Christine Mayr on Condensate Networks

The Dewpoint team welcomed Christine Mayr for a virtual Kitchen Table Talk on June 30. Christine is an MD-PhD with joint appointments at Memorial Sloan Kettering Cancer Center and Weill Cornell Medical College; her lab studies how mRNAs act as cellular organizers.  

A major contribution to the condensates field is Christine’s discovery of TIS granules that associate with the endoplasmic reticulum. This work was the first to associate a membraneless organelle with a membrane-bound organelle, and demonstrates the extensive role of RNA in the structural organization of cells. Her findings are also notable in that the morphological features of the TIS granules are strikingly different from those of any other RNA granules such as P-bodies or stress granules, which are more spherical and liquid-like. Her talk about this eye-opening research highlights how RNA, especially the untranslated regions, can determine the material properties and composition of condensates. Keep scrolling to watch her wonderful talk or click here to view more talks in our Kitchen Table Talk series.

Christine Mayr on Condensate Networks

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Mark Murcko (00:02):
Well, Christine, welcome and thanks for doing this. I think everybody on the Dewpoint team already knows who you are, but just to say a tiny little bit. Obviously, MD, PhD, both from Berlin, and you’ve been at Sloan Kettering for more than a decade now and also have an appointment at Weill Cornell, where you study the role of mRNA as what I think of as cellular organizers, which has brought you into the condensate field in a big way.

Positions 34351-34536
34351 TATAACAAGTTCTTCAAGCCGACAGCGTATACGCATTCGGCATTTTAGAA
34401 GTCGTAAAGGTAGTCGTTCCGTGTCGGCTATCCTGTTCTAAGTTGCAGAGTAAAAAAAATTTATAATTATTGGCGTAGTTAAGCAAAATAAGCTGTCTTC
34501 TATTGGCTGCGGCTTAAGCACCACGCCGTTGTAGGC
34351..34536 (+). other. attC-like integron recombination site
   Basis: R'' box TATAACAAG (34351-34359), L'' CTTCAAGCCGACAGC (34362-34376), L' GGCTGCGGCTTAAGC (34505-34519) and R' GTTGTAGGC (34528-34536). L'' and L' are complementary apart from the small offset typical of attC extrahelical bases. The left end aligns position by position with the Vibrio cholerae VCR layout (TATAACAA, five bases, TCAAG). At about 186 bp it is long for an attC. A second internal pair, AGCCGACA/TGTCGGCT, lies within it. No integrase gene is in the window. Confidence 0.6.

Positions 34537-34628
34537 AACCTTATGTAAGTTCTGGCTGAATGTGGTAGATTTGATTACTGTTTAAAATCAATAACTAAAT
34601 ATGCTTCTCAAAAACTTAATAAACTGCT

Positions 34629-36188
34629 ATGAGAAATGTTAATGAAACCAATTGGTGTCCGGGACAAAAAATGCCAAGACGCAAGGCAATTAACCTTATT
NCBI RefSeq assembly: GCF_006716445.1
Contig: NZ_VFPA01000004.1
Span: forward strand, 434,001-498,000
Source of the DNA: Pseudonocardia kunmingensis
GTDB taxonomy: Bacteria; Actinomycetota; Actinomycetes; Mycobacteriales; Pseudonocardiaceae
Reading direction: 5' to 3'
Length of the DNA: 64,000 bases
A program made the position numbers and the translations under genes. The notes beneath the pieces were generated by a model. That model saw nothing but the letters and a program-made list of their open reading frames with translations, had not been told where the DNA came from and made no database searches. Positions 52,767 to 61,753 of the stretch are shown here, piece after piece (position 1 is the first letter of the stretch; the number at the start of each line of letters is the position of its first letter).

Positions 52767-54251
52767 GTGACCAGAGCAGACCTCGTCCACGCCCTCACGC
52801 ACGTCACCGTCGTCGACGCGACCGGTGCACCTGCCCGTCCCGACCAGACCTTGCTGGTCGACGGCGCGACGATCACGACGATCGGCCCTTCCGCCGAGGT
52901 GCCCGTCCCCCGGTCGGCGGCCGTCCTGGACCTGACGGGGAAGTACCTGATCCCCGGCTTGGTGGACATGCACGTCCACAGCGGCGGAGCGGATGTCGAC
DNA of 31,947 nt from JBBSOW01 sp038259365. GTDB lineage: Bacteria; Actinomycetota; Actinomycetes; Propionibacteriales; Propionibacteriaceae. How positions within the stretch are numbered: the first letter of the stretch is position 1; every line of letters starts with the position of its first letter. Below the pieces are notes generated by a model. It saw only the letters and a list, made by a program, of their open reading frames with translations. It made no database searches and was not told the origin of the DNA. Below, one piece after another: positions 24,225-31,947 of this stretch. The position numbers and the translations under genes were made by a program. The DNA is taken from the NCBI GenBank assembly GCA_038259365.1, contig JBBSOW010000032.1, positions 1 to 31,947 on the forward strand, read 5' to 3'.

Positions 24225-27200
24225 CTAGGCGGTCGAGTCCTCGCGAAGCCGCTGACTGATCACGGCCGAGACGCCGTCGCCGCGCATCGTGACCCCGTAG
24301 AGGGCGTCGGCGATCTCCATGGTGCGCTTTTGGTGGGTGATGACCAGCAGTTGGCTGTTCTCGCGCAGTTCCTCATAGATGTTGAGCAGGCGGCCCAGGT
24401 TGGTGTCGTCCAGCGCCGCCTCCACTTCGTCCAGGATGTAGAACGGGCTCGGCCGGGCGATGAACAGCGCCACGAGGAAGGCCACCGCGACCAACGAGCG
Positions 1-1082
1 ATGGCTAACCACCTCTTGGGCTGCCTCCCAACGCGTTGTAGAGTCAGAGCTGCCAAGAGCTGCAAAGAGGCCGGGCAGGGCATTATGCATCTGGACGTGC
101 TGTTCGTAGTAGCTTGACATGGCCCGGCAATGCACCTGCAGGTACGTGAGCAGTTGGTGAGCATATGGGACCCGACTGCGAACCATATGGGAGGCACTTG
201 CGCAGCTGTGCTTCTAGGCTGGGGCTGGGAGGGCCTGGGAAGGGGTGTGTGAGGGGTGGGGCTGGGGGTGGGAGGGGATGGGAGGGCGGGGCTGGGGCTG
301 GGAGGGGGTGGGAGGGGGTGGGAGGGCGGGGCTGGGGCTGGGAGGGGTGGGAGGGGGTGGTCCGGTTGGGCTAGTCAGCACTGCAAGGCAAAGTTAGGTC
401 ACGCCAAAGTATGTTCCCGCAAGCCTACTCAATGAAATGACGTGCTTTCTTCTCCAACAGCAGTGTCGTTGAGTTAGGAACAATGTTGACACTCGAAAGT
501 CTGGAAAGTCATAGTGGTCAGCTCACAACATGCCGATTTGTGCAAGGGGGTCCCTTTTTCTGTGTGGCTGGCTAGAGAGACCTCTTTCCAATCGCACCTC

Mark (00:36):
And that amazing paper back in 2018 on the T-I-S, the TIS granules associated with the ER. Amazing paper. And just a historical note for Dewpoint. That paper, when it came out, really was such an eye-opener about how the role of condensates was even more extensive than had been previously recognized. And it was something that we discussed quite a bit back in the early days of the company. And we’ve obviously followed your work with great interest. And it’s just great to have you give a talk. And I think your title is “An RNA Matrix Drives Formation of a Liquid-like Condensate Network,” and we’re really all looking forward to it. So, thank you.

Christine Mayr (01:26):
Yeah. So thank you, Mark, for a really nice introduction. And so today I want to mostly talk about TIS granules but also, in the broader sense, how RNA can actually drive the formation of liquid-like condensates that are not sphere-like. But I want to start by giving you just a brief introduction on how we became interested in condensates. And so, my lab studies, as you mentioned, the functions of mRNAs. And I think basically everybody here knows that mRNAs are the templates for protein synthesis, because the coding region of mRNAs is translated into the amino acid sequence of proteins

Christine Mayr (02:12):
But if you look here, this is an mRNA, or five or six. In addition to the coding region, it has additional parts. It has a 5’UTR and a 3’UTR. And my lab is especially interested in how 3’UTRs contribute to the regulation of protein functions. And a few years ago, we found that 3’UTRs can actually recruit proteins to the site of translation, and this can then lead to the formation of 3’UTR-dependent protein complexes. So those protein complexes can only form if one of the interaction partners is recruited by a 3’UTR….

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